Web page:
One can also follow us on Instagram (@bm_pyrenees) and on
Polarsteps.
 
bvddobb

bvddobb

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Second leg: 'green route' through the French nature reserves

From Lyon onwards we wanted to avoid the motorways. West of the Rhône river, roughly stretching south from Lyon, lies a chain of French nature reserves, both national and regional, from North to South: Parc de Pilat, Parc des Monts d'Ardeche, Parc des Cevennes, Parc des Grand Causes, Parc de Haut Languedoc and Parc Narbonnais et Méditerranéé. We wanted to take a few days to meander South through these nature reserves, taking only back roads (the French D-roads with at least 3 digits in their number... ) all the way to Collioure, a small French hamlet town near the border with Spain, where our Pyrenees Roadbook trip begins.

To lead us, we used the 'adventurous route' option from TomTom, our satnav system. We picked a point in each nature reserve and then had TomTom calculate an 'adventurous route' for us. That is an option which let you set the scale of 'adventurousness' by choosing levels of curvyness, level of height differences, avoid motorways, take/avoid unpaved roads, etc. We already had experimented with it somewhat in The Netherlands and the Black Forest and had already learned NOT to choose the highest level of 'curvyness': TomTom then leads you onto every car park along the route to maximise the number of curves!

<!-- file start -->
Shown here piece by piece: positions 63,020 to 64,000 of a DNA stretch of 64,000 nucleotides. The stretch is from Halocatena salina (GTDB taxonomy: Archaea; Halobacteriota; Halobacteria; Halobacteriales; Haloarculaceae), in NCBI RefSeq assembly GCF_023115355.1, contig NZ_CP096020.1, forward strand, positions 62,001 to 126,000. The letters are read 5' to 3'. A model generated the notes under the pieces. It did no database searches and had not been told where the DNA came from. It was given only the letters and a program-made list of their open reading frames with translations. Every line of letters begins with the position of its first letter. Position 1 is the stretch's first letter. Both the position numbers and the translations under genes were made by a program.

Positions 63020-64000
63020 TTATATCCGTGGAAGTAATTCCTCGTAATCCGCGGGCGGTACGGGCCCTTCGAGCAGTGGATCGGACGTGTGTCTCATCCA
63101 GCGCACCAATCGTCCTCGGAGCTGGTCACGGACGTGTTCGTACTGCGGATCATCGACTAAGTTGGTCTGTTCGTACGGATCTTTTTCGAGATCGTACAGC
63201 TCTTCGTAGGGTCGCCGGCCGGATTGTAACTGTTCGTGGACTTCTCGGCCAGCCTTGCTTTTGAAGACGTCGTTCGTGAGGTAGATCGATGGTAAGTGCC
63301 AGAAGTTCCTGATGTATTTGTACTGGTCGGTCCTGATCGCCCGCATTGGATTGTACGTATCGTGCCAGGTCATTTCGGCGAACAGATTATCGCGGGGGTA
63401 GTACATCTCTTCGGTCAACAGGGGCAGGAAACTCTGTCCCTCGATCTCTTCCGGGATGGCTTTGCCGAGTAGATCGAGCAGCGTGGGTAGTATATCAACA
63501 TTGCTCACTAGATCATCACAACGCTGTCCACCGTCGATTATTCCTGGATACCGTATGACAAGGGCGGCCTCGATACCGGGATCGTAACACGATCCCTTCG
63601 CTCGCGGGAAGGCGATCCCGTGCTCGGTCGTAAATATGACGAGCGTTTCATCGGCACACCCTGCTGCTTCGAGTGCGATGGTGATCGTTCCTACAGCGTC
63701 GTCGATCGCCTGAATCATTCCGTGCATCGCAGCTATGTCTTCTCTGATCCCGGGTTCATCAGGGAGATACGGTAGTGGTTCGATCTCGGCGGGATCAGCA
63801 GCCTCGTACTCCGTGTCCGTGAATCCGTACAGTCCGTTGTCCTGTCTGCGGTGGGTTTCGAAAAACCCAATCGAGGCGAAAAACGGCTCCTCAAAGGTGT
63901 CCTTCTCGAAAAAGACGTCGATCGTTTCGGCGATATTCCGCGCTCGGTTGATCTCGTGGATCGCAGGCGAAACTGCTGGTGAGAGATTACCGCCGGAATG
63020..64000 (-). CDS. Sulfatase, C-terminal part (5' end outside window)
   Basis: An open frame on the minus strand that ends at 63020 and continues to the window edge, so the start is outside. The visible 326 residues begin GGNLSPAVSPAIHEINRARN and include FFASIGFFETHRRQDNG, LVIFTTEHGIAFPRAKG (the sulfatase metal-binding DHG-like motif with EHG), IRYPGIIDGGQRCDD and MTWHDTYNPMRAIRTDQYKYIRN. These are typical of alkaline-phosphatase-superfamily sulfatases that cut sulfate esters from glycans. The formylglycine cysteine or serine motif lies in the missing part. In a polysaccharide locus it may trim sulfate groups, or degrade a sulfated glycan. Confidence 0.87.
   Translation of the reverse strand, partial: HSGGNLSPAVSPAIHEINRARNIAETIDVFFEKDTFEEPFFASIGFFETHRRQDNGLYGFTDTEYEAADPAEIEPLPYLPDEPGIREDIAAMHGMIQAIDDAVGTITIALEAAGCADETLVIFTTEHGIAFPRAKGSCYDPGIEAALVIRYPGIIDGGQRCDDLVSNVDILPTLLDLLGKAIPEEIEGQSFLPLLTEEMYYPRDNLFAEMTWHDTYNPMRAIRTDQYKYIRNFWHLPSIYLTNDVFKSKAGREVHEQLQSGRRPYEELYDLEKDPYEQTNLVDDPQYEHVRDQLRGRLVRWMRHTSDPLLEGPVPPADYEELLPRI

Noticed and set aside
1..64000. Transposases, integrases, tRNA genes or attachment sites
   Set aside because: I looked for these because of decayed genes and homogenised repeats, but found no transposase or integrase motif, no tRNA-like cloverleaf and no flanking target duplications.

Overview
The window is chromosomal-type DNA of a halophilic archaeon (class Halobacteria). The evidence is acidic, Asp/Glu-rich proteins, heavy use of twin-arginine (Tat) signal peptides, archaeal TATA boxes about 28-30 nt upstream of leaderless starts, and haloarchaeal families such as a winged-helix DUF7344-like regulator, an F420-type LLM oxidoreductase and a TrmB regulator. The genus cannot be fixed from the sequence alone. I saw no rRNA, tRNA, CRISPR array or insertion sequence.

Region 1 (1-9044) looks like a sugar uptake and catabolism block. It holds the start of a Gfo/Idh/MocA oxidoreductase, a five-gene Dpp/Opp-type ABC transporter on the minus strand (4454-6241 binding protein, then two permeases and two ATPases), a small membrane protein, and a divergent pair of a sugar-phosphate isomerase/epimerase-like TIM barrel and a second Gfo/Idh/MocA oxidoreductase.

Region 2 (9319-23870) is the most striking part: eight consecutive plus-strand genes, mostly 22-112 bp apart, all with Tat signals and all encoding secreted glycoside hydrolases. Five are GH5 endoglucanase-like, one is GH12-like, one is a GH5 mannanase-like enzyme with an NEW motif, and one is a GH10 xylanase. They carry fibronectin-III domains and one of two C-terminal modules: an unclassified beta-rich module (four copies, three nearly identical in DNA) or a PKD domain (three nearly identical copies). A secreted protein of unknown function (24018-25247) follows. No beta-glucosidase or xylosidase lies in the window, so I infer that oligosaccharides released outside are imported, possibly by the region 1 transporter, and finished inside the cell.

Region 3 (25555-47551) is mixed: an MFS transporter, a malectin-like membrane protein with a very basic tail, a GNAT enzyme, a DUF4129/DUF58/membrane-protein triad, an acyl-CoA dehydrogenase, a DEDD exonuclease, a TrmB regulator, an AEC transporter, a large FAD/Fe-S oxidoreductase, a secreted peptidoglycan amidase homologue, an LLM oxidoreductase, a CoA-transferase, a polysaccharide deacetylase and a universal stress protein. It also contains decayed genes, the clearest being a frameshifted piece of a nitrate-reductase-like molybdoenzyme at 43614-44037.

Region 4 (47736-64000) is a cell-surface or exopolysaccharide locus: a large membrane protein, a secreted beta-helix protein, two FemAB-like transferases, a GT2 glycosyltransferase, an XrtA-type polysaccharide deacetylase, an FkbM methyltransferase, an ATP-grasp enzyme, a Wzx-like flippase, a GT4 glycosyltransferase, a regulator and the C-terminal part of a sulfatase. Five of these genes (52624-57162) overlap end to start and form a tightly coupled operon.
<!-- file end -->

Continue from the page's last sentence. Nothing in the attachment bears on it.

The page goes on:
For this route we choose the max height differences, medium curvyness, NO motorways, and OK to take unpaved roads. On that basis TomTom calculated a route which we then downloaded as .gpx file (the green route on our inspiration map in the top of this thread) and then put as a track in our TomTom.

More in the next posts, later, we hope. Due to limits on no. of words per post on the forum we lost 2/3 of our text and all the picture links... :headbang
 
bvddobb

bvddobb

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Yesterday (the 5th stage of the Vibraction Trans-Pyrenees roadbook) some of the pistes were so bad we decided to back out. Too much danger of damage, we reckoned. But today (the 6th stage) was pure fun!.

Here a rough first impression of yesterday's and today's pistes: